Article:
Fri, Sep 07, 2018 - Page 9 News List

How two reporters were punished for uncovering an atrocity

In a Burmese court, the defense’s ability to punch holes in the case was not enough to stop Wa Lone and Kyaw Soe Oo from being sentenced to seven years in prison after they investigated the killing of 10 Rohingya Muslim villagers

By John Chalmers  /  Reuters, YANGON, MYANMAR

One prosecution witness, civilian official Kyaw Shein, supported the police on the location of the arrests.

Then, in a moment of courtroom drama, defense lawyer Than Zaw Aung reached through the wooden bars of the witness stand and turned over Kyaw Shein’s left hand, which the witness had been glancing at while giving testimony.

On it were written the words “Thet Oo Maung” — the official name of Wa Lone — and below it, “No. 3 Road and Nilar Road junction.”

It is common for people in Myanmar to use more than one name, as Wa Lone does.

Asked if someone had told him to write down the address where police said the arrest took place, Kyaw Shein said no.

He wrote on his hand because he was “forgetful,” he said.


On April 10, in a move that acknowledged the truth of the Reuters report on the Inn Din massacre, the army announced that seven soldiers had been sentenced to “10 years in prison with hard labor in a remote area” for participating in the killings.

Ten days later, the state’s case against Wa Lone and Kyaw Soe Oo appeared to suffer a setback when the court heard the reporters’ version of events — astonishingly, from a prosecution witness. They had been arrested as they left a restaurant still holding in their hands documents they had just been given by police officers as part of a plan to ensnare them, said Captain Moe Yan Naing of the paramilitary Eighth Security Police Battalion.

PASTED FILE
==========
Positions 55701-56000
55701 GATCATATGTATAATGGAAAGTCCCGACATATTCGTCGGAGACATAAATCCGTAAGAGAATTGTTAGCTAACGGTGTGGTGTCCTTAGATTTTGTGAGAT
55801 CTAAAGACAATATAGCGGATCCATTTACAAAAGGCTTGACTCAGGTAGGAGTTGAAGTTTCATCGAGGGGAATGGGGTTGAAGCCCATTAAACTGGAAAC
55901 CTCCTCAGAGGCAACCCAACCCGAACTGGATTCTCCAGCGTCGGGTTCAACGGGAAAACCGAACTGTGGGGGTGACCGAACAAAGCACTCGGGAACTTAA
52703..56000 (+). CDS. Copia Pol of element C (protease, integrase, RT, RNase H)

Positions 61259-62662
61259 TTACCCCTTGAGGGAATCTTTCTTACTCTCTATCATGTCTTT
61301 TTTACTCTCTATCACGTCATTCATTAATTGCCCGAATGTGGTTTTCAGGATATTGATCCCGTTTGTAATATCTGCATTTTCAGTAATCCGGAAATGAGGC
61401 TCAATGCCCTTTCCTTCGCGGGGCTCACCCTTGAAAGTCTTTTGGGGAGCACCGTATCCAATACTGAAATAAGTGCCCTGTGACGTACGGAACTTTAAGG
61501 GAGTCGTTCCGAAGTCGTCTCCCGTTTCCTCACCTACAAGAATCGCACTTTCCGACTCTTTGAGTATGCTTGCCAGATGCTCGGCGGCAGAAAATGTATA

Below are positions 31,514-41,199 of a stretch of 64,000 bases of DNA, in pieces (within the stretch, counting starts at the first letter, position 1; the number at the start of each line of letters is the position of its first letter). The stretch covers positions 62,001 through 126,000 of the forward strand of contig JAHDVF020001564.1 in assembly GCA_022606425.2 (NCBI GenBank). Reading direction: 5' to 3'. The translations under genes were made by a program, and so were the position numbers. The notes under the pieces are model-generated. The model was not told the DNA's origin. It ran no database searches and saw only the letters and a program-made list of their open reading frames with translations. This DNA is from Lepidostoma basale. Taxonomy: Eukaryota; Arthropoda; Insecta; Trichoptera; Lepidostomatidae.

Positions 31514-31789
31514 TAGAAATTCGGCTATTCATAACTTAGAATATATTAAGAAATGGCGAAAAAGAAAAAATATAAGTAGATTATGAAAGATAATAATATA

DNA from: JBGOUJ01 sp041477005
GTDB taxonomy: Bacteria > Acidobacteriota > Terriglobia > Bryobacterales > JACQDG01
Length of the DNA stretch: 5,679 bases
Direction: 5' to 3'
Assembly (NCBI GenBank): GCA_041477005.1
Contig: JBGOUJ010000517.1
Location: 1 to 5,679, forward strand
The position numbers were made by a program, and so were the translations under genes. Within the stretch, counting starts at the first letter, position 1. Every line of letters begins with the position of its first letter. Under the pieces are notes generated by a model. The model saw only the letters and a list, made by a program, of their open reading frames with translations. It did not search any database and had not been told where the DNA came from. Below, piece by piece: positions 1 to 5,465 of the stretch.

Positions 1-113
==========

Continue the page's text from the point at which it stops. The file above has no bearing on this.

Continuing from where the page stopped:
Before the reporters were arrested, Wa Lone had interviewed several members of the battalion about the army crackdown in Rakhine.

At least three police officers told him that the unit supported military operations there.

Moe Yan Naing testified that he was interviewed by Wa Lone in November, and had himself been under arrest since the night of Dec. 12.

Earlier that day, he said, he had been taken to the battalion’s headquarters on the northern edges of Yangon.

When he arrived, he found himself among a group of several policemen who were believed to have given interviews to Wa Lone, he said, adding that they were interrogated about their interactions with the Reuters reporter.

Moe Yan Naing told the court that police Brigadier General Tin Ko Ko, who led an internal probe into what the reporters had been told, ordered an officer to arrange a meeting with Wa Lone that night and hand over “secret documents from Battalion Eight.”

Tin Ko Ko gave the documents to a police lance corporal “and told him to give them to Wa Lone,” Moe Yan Naing said.

When Wa Lone left the restaurant, the general continued, the local police were to “entrap him and arrest him,” Moe Yan Naing said.

He told the court he witnessed Tin Ko Ko giving these orders.

“Tin Ko Ko told the police members, ‘If you don’t get Wa Lone, you will go to jail,’” Moe Yan Naing said.

“This officer spoke based on his own feelings,” police spokesman Colonel Myo Thu Soe told Reuters, referring to Moe Yan Naing.

In the days following his testimony, Moe Yan Naing’s wife and three children were evicted from police housing in the capital, Naypyitaw, and he was sentenced to one year in prison for breaking the Police Disciplinary Act by having contact with Wa Lone.

The prosecution sought to have Moe Yan Naing declared an unreliable witness.

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